Professor at Jewish uni defends petition against Trump's Jerusalem move
U.S. President Donald Trump signs an executive order after he announced the U.S. would Jerusalem as the capital of Israel, in the Diplomatic Reception Room of the White House. Source: Reuters/Kevin Lamarque

An associate professor of Jewish History at Yeshiva University is being criticised for signing a statement of dismay at US President Donald Trump’s recent declaration that Jerusalem is the capital of Israel.

Jess Olson joined more than 170 other Jewish studies academics from various higher education institutions in a petition condemning the US administration’s move to recognise Jerusalem as the capital of Israel and the announcement that the US embassy in Tel Aviv will be transferred to Jerusalem.

In an email to YU’s student newspaper The CommentatorOlson wrote that he was a “Zionist who desires in my deepest core a future of real, permanent peace and prosperity for Israel” which he believes is possible by negotiating a settlement with the Palestinians.

He emphasised his unequivocal belief “that Jerusalem is the capital of the State of Israel… it is not only the seat of Israel’s government, but rightfully the place which represents the deepest spiritual and historical aspirations and identity of our people.”

Olson wrote, “in a perfect world, recognition of this fact by the world community would come as a matter of course, not be a matter for debate.”

The only signatory from YU had signed the statement because the Trump administration’s move has likely inflicted a “mortal injury” to the possibility of real peace with Palestine. Describing it as seemingly “made in haste” and without full consideration of the broader implications, Olson foresees it as putting the “dream of the world community’s support of Israel with Jerusalem as its capital even farther out of reach”.

Trump’s pronouncement came earlier this month in what commentators say is a bid to show progress on his election agenda, despite the risks it brings to years of Middle East peace efforts as well as the US’ relationship with the Arab world and other Western allies.

“While previous presidents have made this a major campaign promise, they failed to deliver,” Trump said, as quoted by The Washington Post.

“Today, I am delivering.”

Recognising Jerusalem as Israel’s capital was “the right thing to do”, Trump said.

“This is nothing more or less than a recognition of reality. It’s also the right thing to do. It’s something that has to be done.”

Days after the declaration, the academics released the petition with more than 110 signatories from universities and colleges around the country.

They asserted that Jerusalem holds “immense religious and thus emotional” significance of Jerusalem to Jews, Muslims, and Christians and is the “focus of national aspirations for both Israelis and Palestinians”. It then noted the “systematic inequalities” that Palestinian residents of Jerusalem and the West Bank endure, such as the restrictions of movement, seizures of Palestinian properties, home demolitions, etc.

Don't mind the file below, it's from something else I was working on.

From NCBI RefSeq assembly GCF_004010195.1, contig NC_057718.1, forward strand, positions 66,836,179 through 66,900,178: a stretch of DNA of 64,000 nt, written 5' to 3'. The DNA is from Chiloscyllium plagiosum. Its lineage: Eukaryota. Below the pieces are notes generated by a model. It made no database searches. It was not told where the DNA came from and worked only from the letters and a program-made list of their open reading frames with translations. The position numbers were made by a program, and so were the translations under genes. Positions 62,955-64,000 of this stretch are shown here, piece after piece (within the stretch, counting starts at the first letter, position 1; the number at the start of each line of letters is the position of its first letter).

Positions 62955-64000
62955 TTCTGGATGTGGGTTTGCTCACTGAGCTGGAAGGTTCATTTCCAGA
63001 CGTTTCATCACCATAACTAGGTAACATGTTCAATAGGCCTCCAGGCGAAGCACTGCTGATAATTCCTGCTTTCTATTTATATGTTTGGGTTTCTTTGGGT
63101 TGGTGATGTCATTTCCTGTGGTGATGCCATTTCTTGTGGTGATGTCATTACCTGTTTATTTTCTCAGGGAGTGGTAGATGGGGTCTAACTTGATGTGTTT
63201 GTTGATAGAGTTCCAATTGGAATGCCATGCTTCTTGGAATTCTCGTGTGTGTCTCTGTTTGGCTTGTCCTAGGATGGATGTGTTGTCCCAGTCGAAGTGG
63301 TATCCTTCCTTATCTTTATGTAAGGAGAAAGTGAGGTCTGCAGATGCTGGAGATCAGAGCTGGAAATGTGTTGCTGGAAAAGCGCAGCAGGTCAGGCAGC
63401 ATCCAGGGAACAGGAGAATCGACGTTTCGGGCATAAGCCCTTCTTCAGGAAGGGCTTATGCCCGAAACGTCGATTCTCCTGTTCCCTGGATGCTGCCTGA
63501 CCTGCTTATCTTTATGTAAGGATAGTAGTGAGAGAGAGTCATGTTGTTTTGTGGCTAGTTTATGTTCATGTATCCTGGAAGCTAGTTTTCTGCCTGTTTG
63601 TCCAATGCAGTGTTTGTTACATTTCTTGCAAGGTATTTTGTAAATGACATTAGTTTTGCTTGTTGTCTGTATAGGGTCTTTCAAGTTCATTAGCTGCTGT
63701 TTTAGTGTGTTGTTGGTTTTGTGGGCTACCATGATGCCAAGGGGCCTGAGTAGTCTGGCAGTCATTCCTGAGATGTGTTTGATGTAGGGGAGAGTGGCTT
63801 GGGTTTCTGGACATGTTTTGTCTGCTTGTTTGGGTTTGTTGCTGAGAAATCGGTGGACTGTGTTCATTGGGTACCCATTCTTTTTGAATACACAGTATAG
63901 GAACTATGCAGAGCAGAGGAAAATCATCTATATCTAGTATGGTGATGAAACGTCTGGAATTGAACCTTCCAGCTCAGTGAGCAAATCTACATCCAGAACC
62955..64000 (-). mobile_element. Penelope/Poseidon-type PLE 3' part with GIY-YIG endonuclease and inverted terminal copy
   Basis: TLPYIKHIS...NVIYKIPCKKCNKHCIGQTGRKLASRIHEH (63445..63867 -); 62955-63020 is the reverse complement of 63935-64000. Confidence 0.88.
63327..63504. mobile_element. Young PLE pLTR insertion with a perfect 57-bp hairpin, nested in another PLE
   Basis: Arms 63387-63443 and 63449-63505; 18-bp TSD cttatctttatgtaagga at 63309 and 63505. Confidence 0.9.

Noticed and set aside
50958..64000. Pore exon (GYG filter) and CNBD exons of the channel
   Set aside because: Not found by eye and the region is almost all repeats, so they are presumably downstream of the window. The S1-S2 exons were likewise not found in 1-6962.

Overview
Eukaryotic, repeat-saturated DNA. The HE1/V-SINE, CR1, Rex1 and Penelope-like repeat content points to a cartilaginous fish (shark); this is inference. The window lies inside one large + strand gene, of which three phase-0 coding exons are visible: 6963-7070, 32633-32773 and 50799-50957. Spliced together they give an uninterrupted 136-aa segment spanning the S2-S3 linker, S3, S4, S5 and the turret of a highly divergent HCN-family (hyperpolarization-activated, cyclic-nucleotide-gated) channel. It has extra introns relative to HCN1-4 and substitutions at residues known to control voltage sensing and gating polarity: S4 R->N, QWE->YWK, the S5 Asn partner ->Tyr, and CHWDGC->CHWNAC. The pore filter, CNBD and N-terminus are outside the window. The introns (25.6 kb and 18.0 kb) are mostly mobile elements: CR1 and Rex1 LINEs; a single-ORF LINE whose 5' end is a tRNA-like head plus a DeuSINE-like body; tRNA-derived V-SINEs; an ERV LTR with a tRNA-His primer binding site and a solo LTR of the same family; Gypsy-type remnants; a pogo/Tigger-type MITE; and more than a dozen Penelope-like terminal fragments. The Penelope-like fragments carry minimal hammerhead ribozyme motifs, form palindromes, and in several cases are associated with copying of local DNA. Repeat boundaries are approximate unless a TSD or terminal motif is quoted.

“In this context, a declaration from the United States government that appears to endorse sole Jewish proprietorship over Jerusalem adds insult to ongoing injury and is practically guaranteed to fan the flames of violence,” the petition wrote.

The petition called for the US government to immediately de-escalate the tension arising from the President’s pronouncement and to clarify Palestinian’s stake in Jerusalem.

Olson’s participation in the petition drew sharp criticism from some in the Jewish community. The Coalition for Jewish Values, a new right-wing Orthodox organization advocating “for classical Jewish ideas and standards in matters of American public policy” criticised Olson’s endorsement in a letter to YU’s president Rabbi Dr Ari Berman.

“Young Jewish adults attend YU to learn the truth about Israel and Jerusalem, not to be treated to the demonization we have faced throughout our history,” the statement wrote.

“His participation in this declaration thus harms the university’s reputation in the eye of the Jewish community.”

It claimed the petition “misportrays propaganda” as fact and called YU to “publicly disavow this repugnant statement” as well as to refer Olson’s endorsement to the appropriate faculty committee for review.

Richard Allen, the founder, the Jewish watchdog group that organized a protest at the Center for Jewish History in October, accuses YU of remaining “mute” while Olson “lobbies to disassociate Jerusalem from the Jewish people”.

“There is no will to publicly defend Zionism within the school.”

“This is a wake-up call for YU students to organize against this feckless YU administration,” Allen added.

However, Dr Aaron Koller, chair of the Robert M. Beren Department of Jewish Studies of Yeshiva College, of which Olson is a faculty member, showed his “absolute support” for his colleague’s “right to sign the statement”.

In an email to The Commentator, Koller wrote:

“On every campus and in every community, there are – and ought to be – different learned opinions, and certainly this is fundamental to higher education: our students must be exposed to different defensible views, and therefore be encouraged to think through issues deeply in order to reach their own views.”

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